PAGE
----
In some ways, the proposal would align GMF with similar polices in Manitou Springs and Woodland Park.
However, due to election deadlines, a vote on this tax won’t occur anytime soon. In fact, the earliest it could go before the voters would be next year, unless town leaders want to have a special election.
The Green Mountain Falls Planning Commission made several bold recommendations that raised the ire of town attorney Matt Krob, who requested more time to review the plans’ impacts. A more detailed discussion on these proposals is slated for Feb. 16.
One of the more significant measures could include a lodging tax hike from 2 to 4 percent, with the extra money being put into a select fund for tourism promotion, town beatification and the updating of temporary and year-round lodging rentals on the new town website. The new website was scheduled to launch last Thursday.
According to Planning Commission member Dick Bratton, the impetus behind the tax increase would be to give business owners more say in how this extra money is used. Bratton stressed that the tax isn’t that much different from what occurs in such tourism-friendly locales as Manitou Springs. “It’s not that unusual of a request,” said Bratton, following last week’s meeting. “It is pretty routine.”
But he made it clear that local operators should have more control over these funds.
“We don’t want these funds to go into the general fund,” explained Bratton.
He said he realized that the proposal would require a majority vote of the citizens. Bratton hopes that the current board of trustees will support the future ballot plan and formalize such action through a resolution. The extra fees would get tacked onto the lodging bills for overnight guests.
But election deadlines would prohibit such a measure from getting voted on during the April 5 municipal election. This ballot is already crammed with a record amount of candidates competing for three trustee seats and a mayoral spot.
The need for more tourism promotion has been touted by local business owners for some time and was a frequent theme cited during an economic sustainability study done several years ago. The reformation of the Ute Pass Triangle Chamber of Commerce has put more emphasis on special events.
In addition, business operators in the area want to see more focus on enhancements to the lake and Gazebo area. In fact, the need for more park improvements was cited during recent budget discussions.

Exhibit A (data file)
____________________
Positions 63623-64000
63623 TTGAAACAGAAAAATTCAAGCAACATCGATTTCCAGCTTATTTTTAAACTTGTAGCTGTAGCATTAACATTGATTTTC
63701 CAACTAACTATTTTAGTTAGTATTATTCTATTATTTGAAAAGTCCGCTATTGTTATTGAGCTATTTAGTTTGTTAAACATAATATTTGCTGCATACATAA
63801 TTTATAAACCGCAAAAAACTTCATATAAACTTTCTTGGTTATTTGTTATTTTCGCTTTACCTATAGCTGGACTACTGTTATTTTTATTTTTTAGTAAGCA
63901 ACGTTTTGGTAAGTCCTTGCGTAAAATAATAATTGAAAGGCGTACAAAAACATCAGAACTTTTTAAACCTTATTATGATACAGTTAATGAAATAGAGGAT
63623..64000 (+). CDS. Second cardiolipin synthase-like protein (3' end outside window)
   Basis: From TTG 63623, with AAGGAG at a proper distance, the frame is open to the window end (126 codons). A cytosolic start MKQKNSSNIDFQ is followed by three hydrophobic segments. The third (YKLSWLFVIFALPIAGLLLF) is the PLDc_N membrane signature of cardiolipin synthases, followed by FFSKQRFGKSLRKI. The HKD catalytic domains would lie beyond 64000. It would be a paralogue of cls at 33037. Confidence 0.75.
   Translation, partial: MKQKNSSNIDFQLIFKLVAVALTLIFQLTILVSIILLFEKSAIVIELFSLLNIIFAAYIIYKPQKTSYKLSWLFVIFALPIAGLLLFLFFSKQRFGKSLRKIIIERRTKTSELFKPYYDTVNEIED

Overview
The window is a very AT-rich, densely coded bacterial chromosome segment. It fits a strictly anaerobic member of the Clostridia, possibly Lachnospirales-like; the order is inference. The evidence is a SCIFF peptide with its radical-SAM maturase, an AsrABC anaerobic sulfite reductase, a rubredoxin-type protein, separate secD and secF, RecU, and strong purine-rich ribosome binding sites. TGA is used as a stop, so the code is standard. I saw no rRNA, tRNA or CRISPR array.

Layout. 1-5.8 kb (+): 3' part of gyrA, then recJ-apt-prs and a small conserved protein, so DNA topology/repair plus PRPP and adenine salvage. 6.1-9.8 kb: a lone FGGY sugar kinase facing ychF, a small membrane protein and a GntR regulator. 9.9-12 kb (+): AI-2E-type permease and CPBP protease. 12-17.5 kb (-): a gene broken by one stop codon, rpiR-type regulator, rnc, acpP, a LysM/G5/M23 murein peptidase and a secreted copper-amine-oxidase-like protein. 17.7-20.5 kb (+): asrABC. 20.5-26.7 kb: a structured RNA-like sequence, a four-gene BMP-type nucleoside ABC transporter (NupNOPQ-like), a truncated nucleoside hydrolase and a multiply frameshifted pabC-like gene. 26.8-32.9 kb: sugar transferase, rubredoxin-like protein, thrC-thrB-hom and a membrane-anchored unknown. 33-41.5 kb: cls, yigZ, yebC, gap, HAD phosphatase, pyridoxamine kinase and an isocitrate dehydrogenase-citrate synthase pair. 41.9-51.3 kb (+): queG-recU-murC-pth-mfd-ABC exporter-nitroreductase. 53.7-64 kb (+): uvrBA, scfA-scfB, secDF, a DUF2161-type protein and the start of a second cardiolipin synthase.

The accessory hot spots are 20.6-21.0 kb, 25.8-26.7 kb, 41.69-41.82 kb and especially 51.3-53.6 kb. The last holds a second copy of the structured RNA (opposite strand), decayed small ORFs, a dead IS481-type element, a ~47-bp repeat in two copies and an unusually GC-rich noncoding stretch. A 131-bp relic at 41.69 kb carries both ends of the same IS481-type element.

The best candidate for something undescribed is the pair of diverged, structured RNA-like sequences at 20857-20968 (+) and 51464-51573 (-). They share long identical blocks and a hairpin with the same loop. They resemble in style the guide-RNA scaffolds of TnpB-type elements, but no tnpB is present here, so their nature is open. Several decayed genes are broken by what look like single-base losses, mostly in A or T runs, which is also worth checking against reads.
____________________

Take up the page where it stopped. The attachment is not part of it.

Also, with a big increase in overnight rentals and bed and breakfast establishments, the town could reap the benefits of more income from lodging-related tax revenue, according to many estimates.
Bratton said the planning commission doesn’t have a figure in mind for how much this fund would generate. But he reiterated that local business operators want these funds to be used for a special purpose. Lodging fees have been eyed by tourist leaders in the region as a source for extra promotional efforts. In a recent presentation before the Cripple Creek City Council, representatives of the Colorado Springs Convention and Visitors Bureau and the Colorado Office of Economic Development and International Trade outlined an ambitious regional effort to generate more funds for promoting tourism. Part of this plan would include an increase in lodging levies and in assessing user fees on attractions.
Krob informed the board that he wanted to research this issue in more detail to determine when a vote on a lodging tax hike could occur, if the measure appears as future ballot issue.
No Fee Waivers
He also asked for more time to research the impacts of two other proposals made by the planning commission. These involve waiving the bond and engineering review fees and requirements for the remodeling and construction efforts associated with a new station for the Green Mountain Falls/Chipita Park Fire District. The new station would be located in a section of the current Joyland Church facility, adjacent to the new town hall, and would involve much remodeling work. However, it wouldn’t involve the construction of a new building. The current fire station on Ute Pass Avenue has encountered problems with its location in a flood plan zone and its outdated status.
Representatives of the fire district stated that the district doesn’t have the funds to meet the town’s bond and land use requirements. They also touted the project as a real local benefit to the citizens of GMF.
However, their request got a less than favorable response from Krob. He stated that these bond and engineering requirements protect towns from the best-intended development projects that don’t get completed, or that aren’t built according to acceptable standards. “I would advise against this (waving the bond requirements),” said Krob. Instead, the attorney wanted to pursue another alternative with the fire district.
This request for waiving payments also was criticized by former trustee Mac Pitrone. “There is no reason that the town should foot the bill,” said Pitrone.
The issue with the fire station construction bonds was delayed until Feb. 16.